Easter Island’s extreme isolation not only means its history remains little understood, but for many years it was simply off the map. The most recent estimates suggest the island was first settled between 700 AD and 1100 AD, but these assertions have been challenged, with some claiming settlement took place later.
The difference between radiocarbon dating and oral tradition has further added to the confusion. The latter identifies the white coral sand beach of Anakena as the first settlement; a likely scenario given the first settlers are believed to have been boat people from Polynesia. But then science suggests Tahai predates this area.
Whatever the truth, there is no doubt that wherever the first Easter Islanders came from, they must have come a very long way by boat, most likely from the Gambier Islands, 1,600 miles to the west. This hypothesis is largely attributed to the fact that four out of five words in Mangarevan, a dialect spoken in the Gambier, are the same or very similar to those used on Easter Island.
Historians believe the islanders started to build Easter Island’s famous statues soon after they first arrived, a practice that is widely attributed to the hierarchical nature of the community of that time, which revered ancestors and sought to immortalise them in stone. But whereas the moai helped remember the dead, they are also thought to have contributed to the death of the living, albeit indirectly. Some theories claim their construction led to the widespread deforestation seen on Easter Island, which prompted a collapse of the ecosystem, including within the human population. Home to about 15,000 people at the start of the 17th century, Easter Island saw its population plummet to no more than 3,000 people a century later when the first Europeans arrived.
The most popular time for trips to Easter Island is in the summer between November and February, when hot weather that can reach as high as 95°F is kept comfortable by the persistent wind that blows across the island. It is at this time of year that the beaches come into their own, though rarely do they get busy. With the dramatic rise in visitor numbers and volatile price of flights to get here, it increasingly makes sense to book ahead during this busy period.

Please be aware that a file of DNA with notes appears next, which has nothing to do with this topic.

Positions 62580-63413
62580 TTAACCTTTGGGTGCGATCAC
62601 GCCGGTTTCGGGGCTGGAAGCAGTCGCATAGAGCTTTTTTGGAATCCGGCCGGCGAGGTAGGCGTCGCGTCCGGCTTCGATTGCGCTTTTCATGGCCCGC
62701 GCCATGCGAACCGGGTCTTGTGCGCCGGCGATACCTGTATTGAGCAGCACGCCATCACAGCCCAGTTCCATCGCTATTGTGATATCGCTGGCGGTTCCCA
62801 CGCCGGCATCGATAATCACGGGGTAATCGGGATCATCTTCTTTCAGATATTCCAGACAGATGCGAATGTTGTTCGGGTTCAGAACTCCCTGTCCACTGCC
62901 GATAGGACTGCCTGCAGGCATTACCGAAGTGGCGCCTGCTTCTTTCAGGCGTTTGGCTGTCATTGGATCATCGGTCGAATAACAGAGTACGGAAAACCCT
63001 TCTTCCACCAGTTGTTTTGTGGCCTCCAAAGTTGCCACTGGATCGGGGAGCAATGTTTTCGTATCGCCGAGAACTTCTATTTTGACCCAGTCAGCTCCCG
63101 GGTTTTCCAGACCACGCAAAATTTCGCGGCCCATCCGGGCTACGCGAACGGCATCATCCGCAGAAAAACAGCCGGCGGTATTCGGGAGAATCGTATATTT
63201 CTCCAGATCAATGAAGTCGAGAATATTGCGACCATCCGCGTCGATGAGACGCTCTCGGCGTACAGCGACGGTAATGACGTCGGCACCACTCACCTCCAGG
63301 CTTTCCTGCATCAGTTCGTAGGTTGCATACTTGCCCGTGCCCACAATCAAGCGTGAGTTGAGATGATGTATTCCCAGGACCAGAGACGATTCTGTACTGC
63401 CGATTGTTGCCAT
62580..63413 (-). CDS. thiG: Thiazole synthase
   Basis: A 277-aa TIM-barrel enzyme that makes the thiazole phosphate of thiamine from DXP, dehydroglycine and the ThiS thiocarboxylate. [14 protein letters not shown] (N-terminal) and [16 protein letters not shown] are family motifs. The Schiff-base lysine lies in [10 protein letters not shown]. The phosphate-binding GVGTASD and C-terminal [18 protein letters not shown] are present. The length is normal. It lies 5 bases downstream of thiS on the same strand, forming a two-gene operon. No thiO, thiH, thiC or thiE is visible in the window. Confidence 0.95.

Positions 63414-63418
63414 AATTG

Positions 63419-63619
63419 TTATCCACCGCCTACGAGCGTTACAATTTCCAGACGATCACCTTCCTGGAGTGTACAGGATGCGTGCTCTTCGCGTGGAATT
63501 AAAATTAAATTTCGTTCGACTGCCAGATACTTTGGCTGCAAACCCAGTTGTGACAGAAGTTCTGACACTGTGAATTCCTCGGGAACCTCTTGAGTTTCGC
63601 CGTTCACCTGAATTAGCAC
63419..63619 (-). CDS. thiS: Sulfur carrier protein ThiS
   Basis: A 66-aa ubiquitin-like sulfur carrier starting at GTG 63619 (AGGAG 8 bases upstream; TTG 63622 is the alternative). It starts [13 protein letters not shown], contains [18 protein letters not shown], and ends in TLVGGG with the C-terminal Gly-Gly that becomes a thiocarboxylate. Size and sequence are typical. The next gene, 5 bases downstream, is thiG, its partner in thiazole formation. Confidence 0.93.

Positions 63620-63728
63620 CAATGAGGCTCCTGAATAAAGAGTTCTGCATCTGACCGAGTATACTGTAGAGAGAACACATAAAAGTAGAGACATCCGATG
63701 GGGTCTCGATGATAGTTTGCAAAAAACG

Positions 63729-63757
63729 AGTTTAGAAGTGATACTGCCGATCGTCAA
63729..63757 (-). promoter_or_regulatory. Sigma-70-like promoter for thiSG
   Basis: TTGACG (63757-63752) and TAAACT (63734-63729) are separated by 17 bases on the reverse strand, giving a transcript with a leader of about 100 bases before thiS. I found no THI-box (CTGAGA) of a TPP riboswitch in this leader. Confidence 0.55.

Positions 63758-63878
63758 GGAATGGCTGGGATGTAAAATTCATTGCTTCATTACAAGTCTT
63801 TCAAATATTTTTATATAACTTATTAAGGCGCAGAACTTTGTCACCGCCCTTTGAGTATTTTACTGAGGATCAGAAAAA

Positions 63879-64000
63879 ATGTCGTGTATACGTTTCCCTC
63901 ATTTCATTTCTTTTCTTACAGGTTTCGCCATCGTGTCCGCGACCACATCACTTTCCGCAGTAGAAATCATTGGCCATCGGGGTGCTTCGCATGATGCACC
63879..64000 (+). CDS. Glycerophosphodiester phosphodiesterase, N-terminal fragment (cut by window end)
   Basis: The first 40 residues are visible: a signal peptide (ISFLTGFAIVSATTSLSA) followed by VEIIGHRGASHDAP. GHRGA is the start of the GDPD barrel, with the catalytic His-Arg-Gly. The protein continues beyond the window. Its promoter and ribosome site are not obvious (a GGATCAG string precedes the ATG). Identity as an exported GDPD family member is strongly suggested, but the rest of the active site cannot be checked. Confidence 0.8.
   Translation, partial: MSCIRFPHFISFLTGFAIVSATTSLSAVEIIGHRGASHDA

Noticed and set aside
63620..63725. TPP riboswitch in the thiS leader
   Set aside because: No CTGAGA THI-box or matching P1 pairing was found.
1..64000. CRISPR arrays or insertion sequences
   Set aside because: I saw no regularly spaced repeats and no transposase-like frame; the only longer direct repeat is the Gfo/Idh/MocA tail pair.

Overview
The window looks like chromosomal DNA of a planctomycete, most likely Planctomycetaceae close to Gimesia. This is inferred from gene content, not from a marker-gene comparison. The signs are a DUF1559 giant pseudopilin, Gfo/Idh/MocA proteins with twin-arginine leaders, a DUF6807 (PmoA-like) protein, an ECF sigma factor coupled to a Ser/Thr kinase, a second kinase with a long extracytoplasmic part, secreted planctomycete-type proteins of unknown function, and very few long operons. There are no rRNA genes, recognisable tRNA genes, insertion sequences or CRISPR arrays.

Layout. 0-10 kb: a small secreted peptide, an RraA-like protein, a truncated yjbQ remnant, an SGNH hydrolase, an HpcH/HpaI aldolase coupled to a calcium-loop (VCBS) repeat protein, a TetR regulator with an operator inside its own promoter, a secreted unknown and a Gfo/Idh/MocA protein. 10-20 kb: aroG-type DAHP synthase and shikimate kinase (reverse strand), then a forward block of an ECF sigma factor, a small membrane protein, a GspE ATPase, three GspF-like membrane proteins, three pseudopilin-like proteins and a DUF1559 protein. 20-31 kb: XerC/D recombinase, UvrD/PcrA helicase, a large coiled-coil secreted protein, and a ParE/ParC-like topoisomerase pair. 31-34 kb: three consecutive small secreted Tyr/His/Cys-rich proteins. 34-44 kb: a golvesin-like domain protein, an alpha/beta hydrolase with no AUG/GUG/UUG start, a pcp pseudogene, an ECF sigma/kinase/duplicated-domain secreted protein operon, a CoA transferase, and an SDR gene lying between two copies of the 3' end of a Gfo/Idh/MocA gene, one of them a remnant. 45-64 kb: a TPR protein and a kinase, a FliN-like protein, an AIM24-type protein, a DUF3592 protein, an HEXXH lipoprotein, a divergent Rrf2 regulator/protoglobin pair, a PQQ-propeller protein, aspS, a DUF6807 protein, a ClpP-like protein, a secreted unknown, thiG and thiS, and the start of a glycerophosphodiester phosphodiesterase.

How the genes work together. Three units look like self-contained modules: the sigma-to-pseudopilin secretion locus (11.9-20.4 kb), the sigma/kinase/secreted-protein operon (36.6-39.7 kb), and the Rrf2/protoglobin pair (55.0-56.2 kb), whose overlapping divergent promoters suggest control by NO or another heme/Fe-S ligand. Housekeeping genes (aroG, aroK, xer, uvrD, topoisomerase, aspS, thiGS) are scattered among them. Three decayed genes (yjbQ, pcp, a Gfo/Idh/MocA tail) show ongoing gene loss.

Currency: Solomon Islands Dollar
Official language: Icelandic
Easter Island Culture
Visitor numbers to Easter Island continue to soar, with some 50,000 arriving in 2007, a figure that was expected to have reached many times this number in 2013 amid concerns the tourist industry has began to put a strain on the island and its resources. Most visitors include a traditional Polynesian dance as par for the course, which sees locals dress in garland dresses and bikini tops with flowers woven in to their hair as bare-chested men play drums.
Although the South Pacific is widely known for its unpredictable tropical weather patterns that hit areas farther east, Easter Island manages to escape the worst of this weather, meaning storms are few and far between, and are rarely severe. Rainfall is low and fairly constant throughout the year, peaking in April and May but rarely is either month a washout. When rains do hit, the worst storms typically occur in the winter months, between June and August.
Wind is the main weather problem on Easter Island, resulting in a climate that feels cooler than suggested by the searing sunshine in the summer, which rarely feels uncomfortable. Visitors to the island’s highest point, Terevaka volcano, should brace themselves for the strong winds that can get dangerous. In winter, the winds can make temperatures feel chilly, especially at night during August. Lows in winter seldom drop below 59°F in the daytime, however.
Iceland is a party to the Schengen Agreement. This means that U.S. citizens may enter Iceland for up to 90 days for tourist or business purposes without a visa. Your passport should be valid for at least six months beyond your planned date of departure from the Schengen area.
Cruises to Easter Island
Cruise ships are increasingly making a short stop here. By boat, the only other viable route is from New Zealand on Tallship Soren Larsen, which completes the seemingly endless voyage in 35 days, but only once per year.
Car Rental and Taxis on Easter Island
Getting around is far easier. Tourists can rent cars, usually jeeps, as well as dirt bikes and scooters. There are specialist places that offer rentals but often the easiest way to arrange a vehicle is to ask someone at your hotel reception. Given the island’s small size, bicycle is among the best ways to get around, and bikes are readily available for hire.
Before you leave on your holiday, there are at least four health-related things you should do. Please check the handbook for specifics, but for now, here’s the short list:
Step 1: Check with the CDC for their recommendations for the countries you’ll be visiting.
Step 2: Have a medical checkup with your doctor.
Step 3: Pick up any necessary medications, both prescription and over-the-counter.
Step 4: Have a dental and/or eye checkup. (Recommended, but less important than steps 1-3.)
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